(5) fear signaling

Every animal with a well-developed central nervous system—from snails to mice to monkeys to people—can become afraid, or anxious…Anxiety—fear itself—is a universal, instinctive response to a threat to one’s body or social status and is therefore critical for survival…William James proposed that the cognitive experience of emotion is secondary to the physiological expression of emotion….”We feel sorry because we cry, angry because we strike, afraid because we tremble”…Objectively distinguishable emotions are correlated with specific patterns of autonomic, endocrine, and voluntary responses. Furthermore, people whose spinal cord has been accidentally severed, cutting off feedback from the autonomic nervous system in regions of the body below the injury, appear to experience less intense emotions….

Yet feelings can be sustained long after a threat has subsided. Conversely, some feelings arise much more rapidly than changes in the body…Antonio Damasio argues that the experience of emotion is essentially a higher order representation of the bodily reactions and that this representation can be stable and persistent…A consensus is emerging on how emotions are generated. The first step is thought to be the unconscious, implicit evaluation of a stimulus, followed by physiological responses, and finally by conscious experience that may or may not persist…

The unconscious component of emotion involves the operation of the ANS and the hypothalamus, which regulates it. The conscious component of emotion involves the evaluative functions of the cerebral cortex, which are carried out by the cingulated cortex. Central to both components is the amygdala, thought to coordinate the conscious experience of feeling and the bodily expression of emotion, particularly fear…Damage to the amygdala, disrupts the ability of an emotionally charged stimulus to elicit an emotional response. In contrast, damage to the hippocampus interferes with the ability to remember the context in which the stimulus occurred…Joseph LeDoux and Michael Davis delineated how information from conditioned and unconditioned stimuli reaches the amygdala and how the amygdala initiates a fear response…The sensory neurons send their axons to a cluster of neurons in the thalamus…that form two pathways: a direct pathway that goes straight to the lateral nucleus of the amygdale without ever contacting the cortex, and an indirect pathway that goes first to the auditory cortex and then to the lateral nucleus.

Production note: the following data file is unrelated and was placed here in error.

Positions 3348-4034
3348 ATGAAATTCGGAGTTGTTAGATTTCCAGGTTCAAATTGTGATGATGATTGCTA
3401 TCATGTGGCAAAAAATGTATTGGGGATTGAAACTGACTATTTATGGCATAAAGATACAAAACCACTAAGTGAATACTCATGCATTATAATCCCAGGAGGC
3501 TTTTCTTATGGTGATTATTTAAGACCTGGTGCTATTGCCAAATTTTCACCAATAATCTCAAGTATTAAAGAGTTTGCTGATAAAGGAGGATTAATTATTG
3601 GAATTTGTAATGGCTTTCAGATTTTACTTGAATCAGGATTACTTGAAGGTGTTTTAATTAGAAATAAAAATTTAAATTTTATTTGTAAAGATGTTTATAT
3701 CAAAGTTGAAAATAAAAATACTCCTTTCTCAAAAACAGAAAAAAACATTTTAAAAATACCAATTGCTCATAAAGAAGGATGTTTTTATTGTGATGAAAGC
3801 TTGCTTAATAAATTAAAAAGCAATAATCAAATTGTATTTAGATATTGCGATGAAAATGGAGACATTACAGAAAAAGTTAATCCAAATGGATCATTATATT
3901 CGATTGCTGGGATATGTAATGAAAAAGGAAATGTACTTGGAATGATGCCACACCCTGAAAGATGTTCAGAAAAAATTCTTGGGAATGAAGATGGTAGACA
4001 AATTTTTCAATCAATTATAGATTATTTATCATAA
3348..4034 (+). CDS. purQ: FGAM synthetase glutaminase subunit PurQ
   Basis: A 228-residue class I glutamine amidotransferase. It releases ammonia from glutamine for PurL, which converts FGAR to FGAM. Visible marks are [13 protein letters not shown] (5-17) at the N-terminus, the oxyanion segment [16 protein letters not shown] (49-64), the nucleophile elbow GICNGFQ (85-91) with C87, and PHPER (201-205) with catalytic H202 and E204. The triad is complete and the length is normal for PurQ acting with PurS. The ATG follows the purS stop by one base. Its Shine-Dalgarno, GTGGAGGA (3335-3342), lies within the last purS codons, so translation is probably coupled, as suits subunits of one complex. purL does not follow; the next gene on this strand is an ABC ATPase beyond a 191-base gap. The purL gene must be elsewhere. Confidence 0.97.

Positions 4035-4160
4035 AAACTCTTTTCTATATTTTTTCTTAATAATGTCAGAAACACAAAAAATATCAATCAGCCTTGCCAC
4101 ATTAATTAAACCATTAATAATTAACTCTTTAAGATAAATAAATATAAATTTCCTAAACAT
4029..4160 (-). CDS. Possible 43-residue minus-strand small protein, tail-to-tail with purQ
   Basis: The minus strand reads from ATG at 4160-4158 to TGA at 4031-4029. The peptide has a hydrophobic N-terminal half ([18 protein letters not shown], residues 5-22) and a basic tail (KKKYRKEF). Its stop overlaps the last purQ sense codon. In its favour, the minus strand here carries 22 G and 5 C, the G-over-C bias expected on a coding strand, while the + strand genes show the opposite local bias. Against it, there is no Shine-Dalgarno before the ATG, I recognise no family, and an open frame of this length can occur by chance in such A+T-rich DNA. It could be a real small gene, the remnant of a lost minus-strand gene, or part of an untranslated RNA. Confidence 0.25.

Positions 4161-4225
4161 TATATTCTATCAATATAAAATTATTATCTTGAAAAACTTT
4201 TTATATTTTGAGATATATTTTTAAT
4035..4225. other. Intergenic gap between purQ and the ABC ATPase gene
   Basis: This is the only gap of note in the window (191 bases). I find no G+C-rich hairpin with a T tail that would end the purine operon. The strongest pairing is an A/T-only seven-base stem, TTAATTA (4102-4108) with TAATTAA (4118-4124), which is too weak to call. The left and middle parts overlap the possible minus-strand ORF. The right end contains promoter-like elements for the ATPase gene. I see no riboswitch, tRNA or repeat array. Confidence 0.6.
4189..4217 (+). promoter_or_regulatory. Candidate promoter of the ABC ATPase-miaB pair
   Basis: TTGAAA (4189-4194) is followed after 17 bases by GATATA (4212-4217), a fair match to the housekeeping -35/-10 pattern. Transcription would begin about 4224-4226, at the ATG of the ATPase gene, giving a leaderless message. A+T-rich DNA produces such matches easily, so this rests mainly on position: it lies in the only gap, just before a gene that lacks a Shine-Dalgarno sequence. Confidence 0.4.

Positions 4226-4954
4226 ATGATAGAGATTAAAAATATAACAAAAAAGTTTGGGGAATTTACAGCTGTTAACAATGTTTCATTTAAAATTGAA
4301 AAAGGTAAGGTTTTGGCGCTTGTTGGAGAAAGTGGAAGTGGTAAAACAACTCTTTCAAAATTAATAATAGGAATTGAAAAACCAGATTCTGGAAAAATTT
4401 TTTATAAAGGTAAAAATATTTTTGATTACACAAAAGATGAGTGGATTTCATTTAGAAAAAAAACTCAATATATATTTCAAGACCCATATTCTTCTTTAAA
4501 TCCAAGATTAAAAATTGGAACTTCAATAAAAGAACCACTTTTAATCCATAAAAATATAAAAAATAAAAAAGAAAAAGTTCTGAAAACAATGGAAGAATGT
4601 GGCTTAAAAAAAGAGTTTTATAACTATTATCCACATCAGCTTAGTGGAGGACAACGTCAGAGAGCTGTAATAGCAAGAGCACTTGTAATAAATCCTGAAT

I studied slices of the mouse amygdala. Earlier studies had shown that both the direct and indirect pathways are strengthened through a variant of long-term potentiation…We found that it has a molecular signaling pathway that includes cAMP, protein kinase A, and the regulatory gene CREB…WE found that the pyramidal cells express a gene that encodes a peptide neurotransmitter called gastrin-releasing peptide. We next found that the target cells are a special population of inhibitory interneurons that contain receptors for gastrin-releasing peptide. The target cells then connect back to the pyramidal cells. The circuit we traced is called a negative feedback circuit…We tested a genetically modified mouse whose receptors for gastrin-releasing peptide had been deleted, thus interrupting the inhibitory feedback circuit…We found dramatically enhanced long-term potentiation in the lateral nucleus and a significantly enhanced and persistent memory of fear. The effect proved to be remarkably specific to learned fear: the same mutant mice showed normal innate fear on a variety of other tests.

When we looked in the lateral nucleus of mice that had undergone safety training, we found the opposite of long-term potentiation: namely, a long-term depression in the neural response to the tone…We found that the response ni the striatum is dramatically enhanced, consisten with the positive sensation of feeling safe.

We engineered mice with a gene that expresses a superabundance of D2 receptors in the striatum, as is found in schizophrenics. We found that such mice do indeed have deficits in working memory…Once a mouse reached adulthood, we turned off the transgene responsible for the production of excessive dopamine receptors and found that the defect in working memory was unabated. In other words, correcting the molecular defect in adult brains did not correct the cognitive defect. This result suggest that an overabundance of D2 receptors during development causes changes in the mouse brain that persist into adulthood…We have now tracked down at least one change that occurs in the PFC as a result of the overproduction of D2 receptors: a decrease in the activation of another dopamine receptor: the D1 receptor…Decreasing D1 receptor activation also decreases cAMP, causing a deficiency in working memory.

Monoamine oxidase inhibitor (MAOI) was initially developed to fight a very different disorder, tuberculosis…Physicians soon notice dthat patients receiving these MAOIs were amazingly upbeat…The most effective antidepressant drugs are known as selective serotonin reuptake inhibitors…Antidepressant drugs also increase the ability of a small region of the hippocampus, the dentate gyrus, to generate new nerve cells…Hen used radiation to destroy the dentate gyrus in a mouse model of depression caused by stress. He found that anti-depressants could no longer reverse depression like behavior in mice.

We showed volunteers pictures of faces with fearful expressions, we found prominent activity in the amygdala. Unconscious perception of fearful faces activated the basolateral nucleus…in direct proportion to a person’s background anxiety…Conscious perception of fearful faces, in contrast, activated the dorsal region of the amygdala, which contains the central nucleus, and it did so regardless of a person’s background anxiety. (p.339-351)